Common mechanisms of human perceptual and motor learning
ABSTRACT The adult mammalian brain has a remarkable capacity to learn in both the perceptual and motor domains through the formation and consolidation of memories. Such practice-enabled procedural learning results in perceptual and motor skill improvements. Here, we examine evidence supporting the notion that perceptual and motor learning in humans exhibit analogous properties, including similarities in temporal dynamics and the interactions between primary cortical and higher-order brain areas. These similarities may point to the existence of a common general mechanism for learning in humans.
- SourceAvailable from: Elisa Santandrea
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- "Incidentally, one should also note that while the orientation discrimination task employed by Schiltz et al. (1999) tapped a form of slow-incremental learning, occurring over the course of many sessions and thousands of trials, this was not the case in the study of Vaina et al. (1998), where learning at the global motion discrimination task was characterized within minutes of performance and tens-to-few hundreds of trials (fast learning). It is widely maintained that fast and slow perceptual learning phenomena represent distinct forms of learning, presumably tapping different sub-components of the learning process and perhaps reflecting changes of a different nature and occurring within different brain circuits (Censor et al., 2012; Karni & Bertini, 1997). In this regard we underscore that the results presented here indicate that the cerebellum is engaged for visual perceptual learning occurring on both time scales. "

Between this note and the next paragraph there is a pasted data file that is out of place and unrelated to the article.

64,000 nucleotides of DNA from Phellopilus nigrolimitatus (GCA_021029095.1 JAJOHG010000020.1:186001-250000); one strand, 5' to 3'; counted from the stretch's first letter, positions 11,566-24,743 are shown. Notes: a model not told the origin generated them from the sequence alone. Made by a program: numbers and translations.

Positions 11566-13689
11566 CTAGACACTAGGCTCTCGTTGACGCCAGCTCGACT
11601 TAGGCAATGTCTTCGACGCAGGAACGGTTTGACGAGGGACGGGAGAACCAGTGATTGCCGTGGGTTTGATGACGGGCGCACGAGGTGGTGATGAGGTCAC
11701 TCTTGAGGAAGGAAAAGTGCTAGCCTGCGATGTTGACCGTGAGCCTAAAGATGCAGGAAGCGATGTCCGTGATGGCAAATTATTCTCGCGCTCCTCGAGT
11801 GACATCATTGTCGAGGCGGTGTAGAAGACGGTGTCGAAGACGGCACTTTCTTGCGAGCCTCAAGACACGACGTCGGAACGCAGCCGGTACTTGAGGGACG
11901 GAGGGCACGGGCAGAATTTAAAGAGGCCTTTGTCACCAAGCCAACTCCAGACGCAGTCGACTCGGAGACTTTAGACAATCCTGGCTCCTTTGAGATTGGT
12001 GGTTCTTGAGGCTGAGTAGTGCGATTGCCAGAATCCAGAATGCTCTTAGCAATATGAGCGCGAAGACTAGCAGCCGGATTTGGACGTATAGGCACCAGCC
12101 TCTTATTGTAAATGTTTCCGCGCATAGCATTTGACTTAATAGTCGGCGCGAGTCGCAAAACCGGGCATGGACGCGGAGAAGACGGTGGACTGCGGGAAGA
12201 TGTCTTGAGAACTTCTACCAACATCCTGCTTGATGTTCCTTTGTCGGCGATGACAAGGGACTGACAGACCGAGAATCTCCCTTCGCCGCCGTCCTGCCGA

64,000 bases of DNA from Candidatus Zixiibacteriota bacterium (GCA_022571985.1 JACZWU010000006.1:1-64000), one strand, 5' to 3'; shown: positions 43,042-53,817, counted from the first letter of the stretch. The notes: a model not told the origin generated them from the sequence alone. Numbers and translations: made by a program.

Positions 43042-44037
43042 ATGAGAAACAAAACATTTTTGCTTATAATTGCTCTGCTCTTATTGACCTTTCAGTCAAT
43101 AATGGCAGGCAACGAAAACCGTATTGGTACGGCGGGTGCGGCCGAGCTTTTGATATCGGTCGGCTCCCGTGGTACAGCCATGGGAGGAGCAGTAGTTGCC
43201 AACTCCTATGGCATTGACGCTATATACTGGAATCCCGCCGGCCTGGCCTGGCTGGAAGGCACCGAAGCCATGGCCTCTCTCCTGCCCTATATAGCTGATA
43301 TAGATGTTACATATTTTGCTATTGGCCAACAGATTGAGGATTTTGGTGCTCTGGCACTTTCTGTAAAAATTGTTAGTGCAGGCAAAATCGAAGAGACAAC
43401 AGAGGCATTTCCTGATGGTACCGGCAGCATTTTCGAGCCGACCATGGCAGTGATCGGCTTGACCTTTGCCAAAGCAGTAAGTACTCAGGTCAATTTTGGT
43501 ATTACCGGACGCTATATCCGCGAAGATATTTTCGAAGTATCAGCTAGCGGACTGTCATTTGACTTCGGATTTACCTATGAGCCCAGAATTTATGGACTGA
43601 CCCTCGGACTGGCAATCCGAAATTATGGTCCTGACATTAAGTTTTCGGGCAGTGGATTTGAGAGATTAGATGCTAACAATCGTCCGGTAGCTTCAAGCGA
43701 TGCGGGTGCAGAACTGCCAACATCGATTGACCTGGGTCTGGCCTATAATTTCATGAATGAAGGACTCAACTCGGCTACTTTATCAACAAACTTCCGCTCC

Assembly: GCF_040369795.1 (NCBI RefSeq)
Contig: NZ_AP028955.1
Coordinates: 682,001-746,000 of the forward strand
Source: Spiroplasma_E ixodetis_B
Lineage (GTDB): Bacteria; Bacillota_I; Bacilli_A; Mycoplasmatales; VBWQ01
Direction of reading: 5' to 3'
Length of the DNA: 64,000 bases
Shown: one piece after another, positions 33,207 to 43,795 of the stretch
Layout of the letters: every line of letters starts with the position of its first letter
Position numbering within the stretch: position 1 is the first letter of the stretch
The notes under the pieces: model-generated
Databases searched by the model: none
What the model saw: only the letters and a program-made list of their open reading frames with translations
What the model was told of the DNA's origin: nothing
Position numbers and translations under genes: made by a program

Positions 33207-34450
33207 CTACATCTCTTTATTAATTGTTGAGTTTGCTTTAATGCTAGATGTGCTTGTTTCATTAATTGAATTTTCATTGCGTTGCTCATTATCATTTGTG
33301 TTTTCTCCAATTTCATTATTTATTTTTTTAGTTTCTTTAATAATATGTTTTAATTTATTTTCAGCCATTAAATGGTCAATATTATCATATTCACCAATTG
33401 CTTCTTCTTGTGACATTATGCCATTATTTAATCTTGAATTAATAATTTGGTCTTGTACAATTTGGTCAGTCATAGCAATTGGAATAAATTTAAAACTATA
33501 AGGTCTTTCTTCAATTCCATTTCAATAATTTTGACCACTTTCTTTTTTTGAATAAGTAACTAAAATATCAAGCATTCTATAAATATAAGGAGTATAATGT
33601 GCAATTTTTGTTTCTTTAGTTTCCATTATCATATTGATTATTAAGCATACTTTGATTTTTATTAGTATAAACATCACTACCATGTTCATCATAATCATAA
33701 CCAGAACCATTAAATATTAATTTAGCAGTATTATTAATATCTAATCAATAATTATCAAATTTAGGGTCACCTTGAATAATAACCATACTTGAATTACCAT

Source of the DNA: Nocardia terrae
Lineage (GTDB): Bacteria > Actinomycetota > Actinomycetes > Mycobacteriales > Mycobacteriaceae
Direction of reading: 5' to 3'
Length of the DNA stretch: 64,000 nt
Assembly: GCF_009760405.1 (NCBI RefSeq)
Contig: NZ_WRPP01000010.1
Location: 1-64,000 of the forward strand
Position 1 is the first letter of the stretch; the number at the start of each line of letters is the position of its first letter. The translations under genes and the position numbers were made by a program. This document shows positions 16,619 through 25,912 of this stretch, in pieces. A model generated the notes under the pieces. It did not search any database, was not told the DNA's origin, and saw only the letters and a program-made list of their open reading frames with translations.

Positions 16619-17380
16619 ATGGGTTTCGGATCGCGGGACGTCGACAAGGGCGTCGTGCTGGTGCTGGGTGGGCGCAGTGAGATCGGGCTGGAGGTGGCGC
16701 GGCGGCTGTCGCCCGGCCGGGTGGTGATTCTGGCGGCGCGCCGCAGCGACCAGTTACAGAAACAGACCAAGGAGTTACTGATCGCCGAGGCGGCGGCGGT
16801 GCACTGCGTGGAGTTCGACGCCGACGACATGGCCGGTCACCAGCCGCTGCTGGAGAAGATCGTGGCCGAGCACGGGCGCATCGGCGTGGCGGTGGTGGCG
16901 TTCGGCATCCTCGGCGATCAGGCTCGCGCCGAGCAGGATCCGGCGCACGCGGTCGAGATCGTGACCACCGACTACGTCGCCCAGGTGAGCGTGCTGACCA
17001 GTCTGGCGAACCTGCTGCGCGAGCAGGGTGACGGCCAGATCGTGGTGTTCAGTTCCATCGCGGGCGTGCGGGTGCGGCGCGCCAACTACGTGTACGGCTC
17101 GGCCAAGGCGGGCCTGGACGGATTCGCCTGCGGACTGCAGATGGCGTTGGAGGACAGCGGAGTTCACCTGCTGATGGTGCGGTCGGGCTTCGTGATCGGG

ABSTRACT: Visual perceptual learning is widely assumed to reflect plastic changes occurring along the cerebro-cortical visual pathways, including at the earliest stages of processing, though increasing evidence indicates that higher-level brain areas are also involved. Here we addressed the possibility that the cerebellum plays an important role in visual perceptual learning. Within the realm of motor control, the cerebellum supports learning of new skills and re-calibration of motor commands when movement execution is consistently perturbed (adaptation). Growing evidence indicates that the cerebellum is also involved in cognition and mediates forms of cognitive learning. Therefore, the obvious question arises whether the cerebellum might play a similar role in learning and adaptation within the perceptual domain. We explored a possible deficit in visual perceptual learning (and adaptation) in patients with cerebellar damage using variants of a novel motion extrapolation, psychophysical paradigm. Compared to their age- and gender-matched controls, patients with focal damage to the posterior (but not the anterior) cerebellum showed strongly diminished learning, in terms of both rate and amount of improvement over time. Consistent with a double-dissociation pattern, patients with focal damage to the anterior cerebellum instead showed more severe clinical motor deficits, indicative of a distinct role of the anterior cerebellum in the motor domain. The collected evidence demonstrates that a pure form of slow-incremental visual perceptual learning is crucially dependent on the intact cerebellum, bearing the notion that the human cerebellum acts as a learning device for motor, cognitive and perceptual functions. We interpret the deficit in terms of an inability to fine-tune predictive models of the incoming flow of visual perceptual input over time. Moreover, our results suggest a strong dissociation between the role of different portions of the cerebellum in motor vs. non-motor functions, with only the posterior lobe being responsible for learning in the perceptual domain.Cortex 09/2014; 58. DOI:10.1016/j.cortex.2014.04.017 · 6.04 Impact Factor